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Free trade comes at a painful price
By John Garnaut, Sydney Morning Herald 26/2/03
One of the Federal Government's main policy objectives, a free trade agreement with the United States, could damage the interests of farmers and hurt Australia's broader economic interests, says an independent report. The study says a free trade deal would cost the economy more than it delivered - in contrast to the $4 billion in gains claimed by the Government. "Whether anything can be gained from a bilateral deal with the US is questionable," the ACIL Consulting report says. "The US would have most of the bargaining power, as it needs the [agreement] less than Australia ... Worse still, the strains and disappointments of a negotiation with the US, in which it gradually became clear that much agriculture would be excluded, could harm overall Australia-US relations rather than improve them. "
In three weeks 60 US officials will arrive in Canberra to begin negotiations. The Trade Minister, Mark Vaile, has said "everything is on the negotiating table", including foreign ownership of Telstra and Qantas, reducing Australian quarantine restrictions and softening labelling requirements for genetically modified food. But Mr Vaile has refused to reveal Australia's requests of the US, or the latter's objectives as listed recently in a letter from the US Trade Representative, Bob Zoellick.
The report was commissioned by the Rural Industries Research and Development Corporation (RIRDC) and guided by a steering committee with representatives from the Department of Foreign Affairs and Trade, the Department of Agriculture and the National Farmers Federation. It remains a draft, as ACIL is said to be resisting requested changes. A source involved with the steering committee said the report was commissioned because of a "strong view in DFAT" that a free trade deal could be shown to be worth more than $4billion - but was "nobbled" when the results fell short of expectations. A DFAT official criticised the report's "overall quality" and "counter-intuitive results", but denied the Government buried it. The report was earmarked for release in April and then September last year. The managing director of RIRDC, Simon Hearn, denied that there had been any political intervention and said the report's release had been delayed by "process".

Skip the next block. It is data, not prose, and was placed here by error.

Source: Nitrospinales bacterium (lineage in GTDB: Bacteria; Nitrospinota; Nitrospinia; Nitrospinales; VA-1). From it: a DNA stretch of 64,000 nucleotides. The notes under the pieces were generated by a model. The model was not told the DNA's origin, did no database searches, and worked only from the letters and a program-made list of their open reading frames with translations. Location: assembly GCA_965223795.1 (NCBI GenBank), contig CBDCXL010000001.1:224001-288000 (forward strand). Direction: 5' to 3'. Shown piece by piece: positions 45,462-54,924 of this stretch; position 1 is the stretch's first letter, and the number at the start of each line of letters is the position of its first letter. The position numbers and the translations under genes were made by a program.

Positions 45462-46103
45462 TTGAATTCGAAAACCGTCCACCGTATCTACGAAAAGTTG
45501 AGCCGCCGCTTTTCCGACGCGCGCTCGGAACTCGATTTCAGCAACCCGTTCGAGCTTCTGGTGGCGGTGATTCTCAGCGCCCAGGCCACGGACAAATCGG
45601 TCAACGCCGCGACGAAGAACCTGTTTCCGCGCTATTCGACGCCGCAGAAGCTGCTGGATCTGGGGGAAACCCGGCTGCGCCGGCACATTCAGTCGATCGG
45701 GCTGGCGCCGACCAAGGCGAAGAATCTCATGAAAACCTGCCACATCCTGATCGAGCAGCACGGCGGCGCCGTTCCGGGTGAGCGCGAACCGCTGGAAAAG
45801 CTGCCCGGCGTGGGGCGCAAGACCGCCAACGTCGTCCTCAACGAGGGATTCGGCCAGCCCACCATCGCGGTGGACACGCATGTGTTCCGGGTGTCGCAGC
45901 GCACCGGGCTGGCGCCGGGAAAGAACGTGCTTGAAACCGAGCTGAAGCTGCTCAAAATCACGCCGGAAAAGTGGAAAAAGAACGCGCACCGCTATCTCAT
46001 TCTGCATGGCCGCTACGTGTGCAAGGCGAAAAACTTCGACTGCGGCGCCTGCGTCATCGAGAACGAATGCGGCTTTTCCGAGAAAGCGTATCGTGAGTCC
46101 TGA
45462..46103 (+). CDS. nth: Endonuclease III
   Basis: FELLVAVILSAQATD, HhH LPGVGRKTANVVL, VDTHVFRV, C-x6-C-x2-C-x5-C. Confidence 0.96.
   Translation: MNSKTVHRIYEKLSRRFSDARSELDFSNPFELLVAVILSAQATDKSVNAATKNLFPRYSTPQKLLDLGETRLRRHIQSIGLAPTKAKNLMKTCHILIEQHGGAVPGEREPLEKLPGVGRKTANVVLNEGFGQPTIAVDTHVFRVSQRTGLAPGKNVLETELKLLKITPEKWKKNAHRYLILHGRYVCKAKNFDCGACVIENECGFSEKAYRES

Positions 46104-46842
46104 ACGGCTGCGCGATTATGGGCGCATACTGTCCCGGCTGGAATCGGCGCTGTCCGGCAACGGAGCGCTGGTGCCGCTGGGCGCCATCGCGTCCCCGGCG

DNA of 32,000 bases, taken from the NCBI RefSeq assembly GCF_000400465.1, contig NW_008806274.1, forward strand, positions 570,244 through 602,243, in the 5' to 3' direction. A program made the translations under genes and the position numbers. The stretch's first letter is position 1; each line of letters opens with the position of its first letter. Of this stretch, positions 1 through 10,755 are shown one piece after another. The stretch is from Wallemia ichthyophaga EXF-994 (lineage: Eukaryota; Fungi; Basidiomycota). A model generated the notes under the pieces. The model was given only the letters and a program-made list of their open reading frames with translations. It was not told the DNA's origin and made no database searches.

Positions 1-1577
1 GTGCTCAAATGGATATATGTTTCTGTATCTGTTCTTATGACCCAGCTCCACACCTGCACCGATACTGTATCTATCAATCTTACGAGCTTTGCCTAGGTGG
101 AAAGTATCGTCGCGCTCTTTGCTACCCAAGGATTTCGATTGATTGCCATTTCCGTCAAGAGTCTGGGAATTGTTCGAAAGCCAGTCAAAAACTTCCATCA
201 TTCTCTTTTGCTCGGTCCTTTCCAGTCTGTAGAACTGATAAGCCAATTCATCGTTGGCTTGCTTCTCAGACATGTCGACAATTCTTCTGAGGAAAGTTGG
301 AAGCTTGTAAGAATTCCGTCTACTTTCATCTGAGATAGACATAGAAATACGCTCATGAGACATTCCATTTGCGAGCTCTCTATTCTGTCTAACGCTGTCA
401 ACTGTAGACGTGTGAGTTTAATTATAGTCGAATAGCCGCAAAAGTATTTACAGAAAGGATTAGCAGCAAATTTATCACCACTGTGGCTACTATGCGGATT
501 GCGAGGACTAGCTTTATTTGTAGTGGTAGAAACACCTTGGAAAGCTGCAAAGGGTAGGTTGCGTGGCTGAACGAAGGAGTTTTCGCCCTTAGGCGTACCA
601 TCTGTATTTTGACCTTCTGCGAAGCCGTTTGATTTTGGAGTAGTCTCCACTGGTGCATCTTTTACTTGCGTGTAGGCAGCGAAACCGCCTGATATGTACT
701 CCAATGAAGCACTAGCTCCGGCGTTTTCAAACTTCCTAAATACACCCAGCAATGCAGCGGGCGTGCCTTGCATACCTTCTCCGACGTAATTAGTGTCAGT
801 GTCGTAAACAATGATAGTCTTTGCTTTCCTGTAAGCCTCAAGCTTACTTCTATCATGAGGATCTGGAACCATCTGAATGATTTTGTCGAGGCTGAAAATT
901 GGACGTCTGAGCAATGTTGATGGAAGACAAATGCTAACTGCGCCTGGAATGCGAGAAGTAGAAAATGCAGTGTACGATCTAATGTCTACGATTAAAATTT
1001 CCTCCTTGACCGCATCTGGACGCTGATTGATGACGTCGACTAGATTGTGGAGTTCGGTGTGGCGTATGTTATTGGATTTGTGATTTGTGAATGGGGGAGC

The report's conclusions are far less favourable than previous DFAT modelling partly because it does not assume total trade liberalisation is achievable. It has also rejected an assumption that services sector productivity would improve by 0.3 per cent due to the elimination of foreign ownership restrictions in telecommunications, banking and other areas. This assumption had accounted for the largest component of the department's claimed $4 billion in gains.
The report also says a US trade deal would invite Chinese and Japanese retaliation against Australian beef and wool exports as those countries could be "greatly irritated" by Australia giving preferential treatment to US clothing and car manufacturers. It warns that a free trade agreement with the US may encourage the development of an Asian free trade pact that excludes Australia, noting 10 per cent of Australian exports are directed to the US compared with 55 per cent to East Asian markets. ACIL and the National Farmers Federation declined to comment.